• These include the Malaysian Anti-Corruption Commission, the Election Commission, The Human Rights Commission of Malaysia and the National Audit Department. 
    • The Attorney General’s Chambers will stay with the PMD
      • The prosecuting function of the chambers will be placed under the Public Prosecutor’s Office that reports to Parliament
    • The following agencies will also report directly to Parliament
      • Public Service Commission
      • Education Service Commission 
      • Judicial Appointment Commission

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Appointment of MACC Commissioners to be validated democratically by Parliament

‘Prevent govt interference in appointment or removal of MACC chief’

7 January 2020

The appointment of the chief of the Malaysian Anti-Corruption Commission (MACC) should go through a nomination committee that accepts suggestions from all stakeholders, including the public. Cynthia Gabriel, the executive director of Centre to Combat Corruption and Cronyism (C4) said the appointment or termination of chief commissioners should receive the highest public scrutiny where the MACC chief commissioner can be independent in handling cases. The chairman of Bersih 2.0, Thomas Fann said that names of nominees for the position needs to go to the Parliamentary Select Committee (PSC). PSC will then recommend the nominee to the prime minister or the king. The president of Transparency International Malaysia (TI-M)  Dr Muhammad Mohan backed the move to amend the law and said that the tenure of the chief commissioner should be decided by the Parliament. This is in response to what the Prime Minister Tun Dr Mahathir Mohamad said at the Special Cabinet Committee on Anti-Corruption (JKKMAR) where the committee had agreed in principle to review the appointment and termination process of the MACC chief commissioner.

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Complaint committee to be set up to monitor 20 enforcement agencies

7 January 2020

The Prime Minister Tun Dr Mahathir Mohamad announced that JKKMAR agreed with the Malaysian Anti-Corruption Commission’s (MACC) proposal for the termination of service for the post of MACC chief commissioner be made through a constitutional process by amending the relevant law. A study on the possibility for MACC chief commissioner’s appointment procedures to be made through a constitutional process will be done to avoid government’s intervention in the appointment and to ensure transparency and independence of the chief commissioner from influences.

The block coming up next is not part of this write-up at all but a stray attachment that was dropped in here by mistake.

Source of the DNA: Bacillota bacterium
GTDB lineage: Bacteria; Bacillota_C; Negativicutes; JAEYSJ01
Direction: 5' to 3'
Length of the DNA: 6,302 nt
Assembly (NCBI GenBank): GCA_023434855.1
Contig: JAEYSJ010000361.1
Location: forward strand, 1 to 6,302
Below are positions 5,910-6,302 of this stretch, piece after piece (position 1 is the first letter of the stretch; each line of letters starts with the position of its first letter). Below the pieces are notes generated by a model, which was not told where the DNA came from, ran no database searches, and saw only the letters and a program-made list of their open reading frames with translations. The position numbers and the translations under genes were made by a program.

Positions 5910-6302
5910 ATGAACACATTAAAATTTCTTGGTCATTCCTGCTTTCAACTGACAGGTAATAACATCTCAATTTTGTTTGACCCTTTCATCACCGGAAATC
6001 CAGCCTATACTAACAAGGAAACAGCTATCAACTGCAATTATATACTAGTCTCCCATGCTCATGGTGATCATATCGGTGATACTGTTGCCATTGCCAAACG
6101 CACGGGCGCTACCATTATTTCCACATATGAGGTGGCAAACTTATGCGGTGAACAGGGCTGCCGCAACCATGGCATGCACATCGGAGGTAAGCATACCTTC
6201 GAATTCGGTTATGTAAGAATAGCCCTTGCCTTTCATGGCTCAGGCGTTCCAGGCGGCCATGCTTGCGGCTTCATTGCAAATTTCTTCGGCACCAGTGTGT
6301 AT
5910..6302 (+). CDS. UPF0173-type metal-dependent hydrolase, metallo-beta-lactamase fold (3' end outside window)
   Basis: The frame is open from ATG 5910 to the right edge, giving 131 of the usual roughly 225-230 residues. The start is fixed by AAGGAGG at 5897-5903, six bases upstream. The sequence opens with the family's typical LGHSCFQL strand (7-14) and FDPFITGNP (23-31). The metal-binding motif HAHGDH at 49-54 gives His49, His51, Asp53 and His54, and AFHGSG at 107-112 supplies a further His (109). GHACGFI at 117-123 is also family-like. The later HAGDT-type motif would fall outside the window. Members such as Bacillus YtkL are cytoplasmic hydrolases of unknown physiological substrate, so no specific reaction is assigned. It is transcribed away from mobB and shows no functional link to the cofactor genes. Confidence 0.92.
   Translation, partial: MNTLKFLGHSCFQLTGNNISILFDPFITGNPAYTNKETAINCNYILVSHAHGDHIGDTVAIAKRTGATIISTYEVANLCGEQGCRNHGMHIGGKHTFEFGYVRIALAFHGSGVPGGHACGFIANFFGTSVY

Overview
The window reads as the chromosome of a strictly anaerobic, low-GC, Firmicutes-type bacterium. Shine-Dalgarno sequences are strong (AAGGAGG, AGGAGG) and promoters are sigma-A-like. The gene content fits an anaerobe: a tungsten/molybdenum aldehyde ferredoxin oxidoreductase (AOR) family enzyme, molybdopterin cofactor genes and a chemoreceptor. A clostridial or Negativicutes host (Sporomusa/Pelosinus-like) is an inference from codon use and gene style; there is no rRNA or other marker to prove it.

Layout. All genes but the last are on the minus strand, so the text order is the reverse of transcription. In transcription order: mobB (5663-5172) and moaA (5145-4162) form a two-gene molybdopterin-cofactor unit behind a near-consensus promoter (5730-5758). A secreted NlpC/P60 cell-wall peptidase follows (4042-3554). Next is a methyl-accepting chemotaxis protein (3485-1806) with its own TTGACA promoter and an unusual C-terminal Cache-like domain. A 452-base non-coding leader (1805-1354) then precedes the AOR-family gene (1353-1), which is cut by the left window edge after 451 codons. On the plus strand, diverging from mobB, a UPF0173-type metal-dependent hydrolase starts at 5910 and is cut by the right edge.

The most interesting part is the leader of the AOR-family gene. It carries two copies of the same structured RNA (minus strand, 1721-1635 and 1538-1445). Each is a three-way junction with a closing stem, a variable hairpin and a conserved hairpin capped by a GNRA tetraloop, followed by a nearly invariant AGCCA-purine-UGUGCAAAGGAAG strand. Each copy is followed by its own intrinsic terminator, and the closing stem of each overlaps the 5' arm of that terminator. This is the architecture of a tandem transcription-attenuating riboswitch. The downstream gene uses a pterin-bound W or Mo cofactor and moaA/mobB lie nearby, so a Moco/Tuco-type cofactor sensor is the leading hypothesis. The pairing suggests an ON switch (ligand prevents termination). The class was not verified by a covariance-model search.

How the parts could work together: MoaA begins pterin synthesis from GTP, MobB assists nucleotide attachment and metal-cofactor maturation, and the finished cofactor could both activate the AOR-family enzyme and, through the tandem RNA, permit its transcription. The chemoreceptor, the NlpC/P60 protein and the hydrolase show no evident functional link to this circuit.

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10 October 2019 

Law Minister Liew Vui Keong announced that the appointment of major roles at the Election Commission (EC), Malaysian Anti-Corruption Commission (MACC), Human Rights Commission of Malaysia (SUHAKAM), the National Anti-Financial Crime Centre (NAFCC) will go through the Public Select Committee for Major Appointments. 

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12 June 2019: The government will stick to the “old idea” of referring to the premier’s recommendation to appoint chiefs of key national bodies until Parliamentary Select Committees are able to take over the role legally, said Prime Minister Tun Dr Mahathir Mohamad.

12 June 2019: The Malaysian-Anti Corruption Commission (MACC) will investigate allegations that Economic Affairs Minister Datuk Seri Mohamed Azmin Ali stashed RM300 million abroad.MACC chief commissioner Latheefa Koya said the anti-graft busters will look into all the reports received and act on it professionally.

9 June 2019: Despite Tun Dr Mahathir Mohamad declared that his decision on the new Malaysian Anti-Corruption Commission (MACC) chief as final, the Parliamentary Select Committee on Major Public Appointments still wants to meet the Prime Minister over the matter.

Latheefa’s appointment as MACC chief hailed – but other questions arise

4 June 2019

Latheefa Beebi Koya’s appointment as the new Malaysian Anti-Corruption Commission (MACC) chief commissioner has been met positively but raised issue about how open the appointment process and fair was the selection process.

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4 June 2019: Lawyers for Liberty executive director Latheefa Beebi Koya is the new Malaysian Anti-Corruption Commission chief commissioner, replacing Datuk Seri Shukri Abdull. Her two-year contract takes effect on June 1, the Prime Minister’s Office said in a statement Tuesday (June 4).